EXOSTIV Labs’ IP and probe module support real-time debugging for Intel® Stratix® 10, Intel® Arria® 10, and Intel® Cyclone® 10 FPGAs

EXOSTIV Labs has developed a high-speed way to get insight into your FPGA-based design so that you can catch design bugs before they escape into production. Most developers use JTAG interfaces when debugging their designs. However, the serial JTAG interface was never intended to be used as a high-speed interface to monitor real-time systems. Even when embedding logic analysis in a design to capture traces, the JTAG interface can represent a real performance bottleneck.

EXOSTIV Labs uses a somewhat different approach that combines as many as sixteen logic-analyzer IP core “capture units” instantiated on the FPGA to monitor as many as 32,768 internal nodes in a design. This IP incorporates triggers like a logic analyzer but uses a high-speed connection to an external probe module to store as much as 8Gbytes of captured data. The ability to monitor so many internal nodes and the agility to move the stored data over high-speed connections to the EXOSTIV probe increase visibility for debugging purposes.

Capture-unit trigger conditions include:

  • Level or transition
  • AND, OR, range conditions
  • Data qualification (data filtering)
  • Sequential triggers in roadmap
  • Concurrent triggering of 1 to 16 capture units
  • Cross-clock domain triggering


The high-speed connection between the FPGA and the EXOSTIV probe module can carry as much as 50 Gbps worth of data from the FPGA to the probe module, as shown in Figure 1.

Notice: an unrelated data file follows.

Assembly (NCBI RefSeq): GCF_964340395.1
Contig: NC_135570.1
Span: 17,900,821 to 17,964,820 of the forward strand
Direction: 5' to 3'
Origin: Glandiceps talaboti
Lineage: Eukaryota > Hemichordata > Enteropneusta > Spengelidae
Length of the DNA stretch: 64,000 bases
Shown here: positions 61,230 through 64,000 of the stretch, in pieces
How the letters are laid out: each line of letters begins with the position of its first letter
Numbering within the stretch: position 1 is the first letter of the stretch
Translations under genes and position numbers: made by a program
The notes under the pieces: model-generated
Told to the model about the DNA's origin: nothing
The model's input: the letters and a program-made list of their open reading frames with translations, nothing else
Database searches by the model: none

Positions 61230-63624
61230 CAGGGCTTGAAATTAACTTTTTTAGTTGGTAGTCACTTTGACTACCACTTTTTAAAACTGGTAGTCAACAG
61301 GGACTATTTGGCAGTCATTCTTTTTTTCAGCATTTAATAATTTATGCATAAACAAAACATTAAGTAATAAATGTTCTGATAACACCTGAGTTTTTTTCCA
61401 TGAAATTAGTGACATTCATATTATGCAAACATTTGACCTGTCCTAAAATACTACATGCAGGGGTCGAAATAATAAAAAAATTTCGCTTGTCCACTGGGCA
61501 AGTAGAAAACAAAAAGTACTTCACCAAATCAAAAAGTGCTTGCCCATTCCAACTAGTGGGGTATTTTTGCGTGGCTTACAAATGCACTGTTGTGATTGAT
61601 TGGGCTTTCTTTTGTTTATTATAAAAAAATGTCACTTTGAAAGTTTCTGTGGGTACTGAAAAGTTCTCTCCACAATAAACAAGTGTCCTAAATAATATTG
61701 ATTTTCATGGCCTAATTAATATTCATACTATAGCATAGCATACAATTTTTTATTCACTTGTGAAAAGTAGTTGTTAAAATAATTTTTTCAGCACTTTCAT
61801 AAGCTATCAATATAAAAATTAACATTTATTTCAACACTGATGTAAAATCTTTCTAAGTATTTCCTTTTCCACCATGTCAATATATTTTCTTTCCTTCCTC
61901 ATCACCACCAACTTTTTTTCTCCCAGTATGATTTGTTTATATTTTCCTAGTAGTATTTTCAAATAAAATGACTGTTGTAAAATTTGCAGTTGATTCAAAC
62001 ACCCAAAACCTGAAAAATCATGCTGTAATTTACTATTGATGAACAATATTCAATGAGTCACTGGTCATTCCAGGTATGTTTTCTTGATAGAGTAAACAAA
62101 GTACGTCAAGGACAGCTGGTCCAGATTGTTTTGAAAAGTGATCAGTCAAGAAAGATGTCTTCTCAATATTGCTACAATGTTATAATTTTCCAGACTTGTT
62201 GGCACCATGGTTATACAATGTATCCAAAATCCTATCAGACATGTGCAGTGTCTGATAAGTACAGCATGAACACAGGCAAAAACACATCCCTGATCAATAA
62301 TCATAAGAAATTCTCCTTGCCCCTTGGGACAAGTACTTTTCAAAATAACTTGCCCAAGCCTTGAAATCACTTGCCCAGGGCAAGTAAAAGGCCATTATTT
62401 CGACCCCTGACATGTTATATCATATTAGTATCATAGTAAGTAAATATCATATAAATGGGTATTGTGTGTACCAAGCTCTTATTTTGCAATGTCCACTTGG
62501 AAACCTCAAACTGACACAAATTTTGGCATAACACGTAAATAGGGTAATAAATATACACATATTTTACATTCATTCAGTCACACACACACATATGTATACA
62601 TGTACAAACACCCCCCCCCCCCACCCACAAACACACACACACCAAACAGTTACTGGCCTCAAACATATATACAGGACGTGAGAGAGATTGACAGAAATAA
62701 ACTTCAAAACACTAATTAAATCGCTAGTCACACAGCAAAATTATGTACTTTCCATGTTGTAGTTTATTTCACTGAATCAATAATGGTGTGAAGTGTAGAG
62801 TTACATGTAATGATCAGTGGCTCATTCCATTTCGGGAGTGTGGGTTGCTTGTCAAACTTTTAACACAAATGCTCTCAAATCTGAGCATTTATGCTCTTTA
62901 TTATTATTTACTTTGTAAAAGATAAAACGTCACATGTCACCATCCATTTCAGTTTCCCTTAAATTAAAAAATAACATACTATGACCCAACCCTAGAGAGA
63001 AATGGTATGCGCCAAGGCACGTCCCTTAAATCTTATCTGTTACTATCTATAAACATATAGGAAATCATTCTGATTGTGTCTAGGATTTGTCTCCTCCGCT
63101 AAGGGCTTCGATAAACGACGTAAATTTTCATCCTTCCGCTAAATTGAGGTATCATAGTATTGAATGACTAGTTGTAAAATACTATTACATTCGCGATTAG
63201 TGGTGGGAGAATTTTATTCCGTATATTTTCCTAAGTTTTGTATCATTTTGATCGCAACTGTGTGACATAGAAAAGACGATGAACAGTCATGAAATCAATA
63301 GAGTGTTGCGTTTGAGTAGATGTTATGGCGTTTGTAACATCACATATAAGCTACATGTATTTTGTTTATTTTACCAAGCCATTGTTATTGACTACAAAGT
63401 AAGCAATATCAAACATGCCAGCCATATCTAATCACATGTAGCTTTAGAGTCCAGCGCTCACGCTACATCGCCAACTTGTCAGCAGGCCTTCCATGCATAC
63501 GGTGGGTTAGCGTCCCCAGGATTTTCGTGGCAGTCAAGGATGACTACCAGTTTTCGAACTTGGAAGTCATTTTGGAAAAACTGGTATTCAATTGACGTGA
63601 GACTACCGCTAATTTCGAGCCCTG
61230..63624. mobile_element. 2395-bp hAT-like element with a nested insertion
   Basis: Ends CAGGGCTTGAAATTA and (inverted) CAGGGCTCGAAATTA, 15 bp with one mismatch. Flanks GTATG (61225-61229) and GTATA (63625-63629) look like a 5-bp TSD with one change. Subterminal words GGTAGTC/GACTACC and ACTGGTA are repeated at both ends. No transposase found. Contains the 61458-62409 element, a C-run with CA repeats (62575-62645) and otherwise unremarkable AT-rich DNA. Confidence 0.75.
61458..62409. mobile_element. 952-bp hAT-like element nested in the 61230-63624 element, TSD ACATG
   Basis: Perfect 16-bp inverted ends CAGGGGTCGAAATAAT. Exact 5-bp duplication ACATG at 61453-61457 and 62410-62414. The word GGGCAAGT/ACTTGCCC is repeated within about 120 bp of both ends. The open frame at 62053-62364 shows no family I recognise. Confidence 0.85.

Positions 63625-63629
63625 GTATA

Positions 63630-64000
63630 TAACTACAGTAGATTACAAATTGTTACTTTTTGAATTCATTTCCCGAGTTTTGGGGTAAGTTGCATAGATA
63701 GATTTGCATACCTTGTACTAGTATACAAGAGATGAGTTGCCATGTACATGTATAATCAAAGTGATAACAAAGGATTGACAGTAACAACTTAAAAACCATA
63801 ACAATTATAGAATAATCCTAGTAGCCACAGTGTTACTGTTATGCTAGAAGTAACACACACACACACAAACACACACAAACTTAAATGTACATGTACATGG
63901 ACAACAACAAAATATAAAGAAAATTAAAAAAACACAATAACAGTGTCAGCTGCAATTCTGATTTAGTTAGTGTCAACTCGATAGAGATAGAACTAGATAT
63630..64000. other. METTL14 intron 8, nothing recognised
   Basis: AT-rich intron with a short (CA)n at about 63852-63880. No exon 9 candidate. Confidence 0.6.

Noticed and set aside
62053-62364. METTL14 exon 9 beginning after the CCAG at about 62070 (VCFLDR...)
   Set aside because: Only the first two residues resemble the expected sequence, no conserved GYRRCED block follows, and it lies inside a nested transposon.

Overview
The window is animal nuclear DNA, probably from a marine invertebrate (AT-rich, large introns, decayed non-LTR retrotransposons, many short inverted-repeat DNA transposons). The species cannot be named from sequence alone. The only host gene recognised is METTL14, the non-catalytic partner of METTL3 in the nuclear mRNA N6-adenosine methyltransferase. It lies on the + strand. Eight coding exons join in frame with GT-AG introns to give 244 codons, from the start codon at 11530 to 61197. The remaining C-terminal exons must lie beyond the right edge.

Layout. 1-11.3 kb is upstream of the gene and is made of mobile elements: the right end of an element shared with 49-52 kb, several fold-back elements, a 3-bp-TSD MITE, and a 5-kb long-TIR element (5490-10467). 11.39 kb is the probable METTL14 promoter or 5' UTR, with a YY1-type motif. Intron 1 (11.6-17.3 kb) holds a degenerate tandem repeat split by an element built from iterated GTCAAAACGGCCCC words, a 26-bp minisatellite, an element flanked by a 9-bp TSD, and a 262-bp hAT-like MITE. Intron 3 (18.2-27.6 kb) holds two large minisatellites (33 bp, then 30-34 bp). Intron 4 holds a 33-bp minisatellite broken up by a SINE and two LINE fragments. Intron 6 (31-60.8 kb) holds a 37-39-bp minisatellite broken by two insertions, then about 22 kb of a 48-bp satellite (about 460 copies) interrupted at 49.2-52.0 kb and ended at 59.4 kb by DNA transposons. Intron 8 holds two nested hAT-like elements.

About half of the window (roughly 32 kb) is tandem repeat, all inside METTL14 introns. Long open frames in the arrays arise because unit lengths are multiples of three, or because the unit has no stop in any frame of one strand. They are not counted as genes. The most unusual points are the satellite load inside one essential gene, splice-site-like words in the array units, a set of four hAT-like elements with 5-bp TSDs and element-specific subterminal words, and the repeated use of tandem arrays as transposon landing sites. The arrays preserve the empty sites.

Figure 1: EXOSTIV IP in an FPGA communicates with an external probe module at speeds as fast as 50 Gbps to capture real-time debugging data.


Currently, the EXOSTIV IP and probe are compatible with Intel® Stratix® 10, Intel Arria® 10, and Intel Cyclone® 10 FPGAs and the EXOSTIV software is compatible with the Intel® Quartus® Prime Software Suite. EXOSTIV offers an EP6000 probe, which operates at a maximum of 6.6 Gbps per channel, and the EP12000 probe, which operates at a maximum of 12.5 Gbps per channel. Both probes are available in 1-, 2-, and 4-channel versions.

Here’s a video demo of the EXOSTIV system operating with an Intel Stratix 10 GX FPGA development card. The FPGA card connects to the EXOSTIV probe module over a QSFP+ connection:



For more information about these EXOSTIV development tools, please contact EXOSTIV directly.


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Published on Categories Arria, Cyclone, StratixTags , ,
Steven Leibson

About Steven Leibson

Be sure to add the Intel Logic and Power Group to your LinkedIn groups. Steve Leibson is a Senior Content Manager at Intel. He started his career as a system design engineer at HP in the early days of desktop computing, then switched to EDA at Cadnetix, and subsequently became a technical editor for EDN Magazine. He’s served as Editor in Chief of EDN Magazine and Microprocessor Report and was the founding editor of Wind River’s Embedded Developers Journal. He has extensive design and marketing experience in computing, microprocessors, microcontrollers, embedded systems design, design IP, EDA, and programmable logic.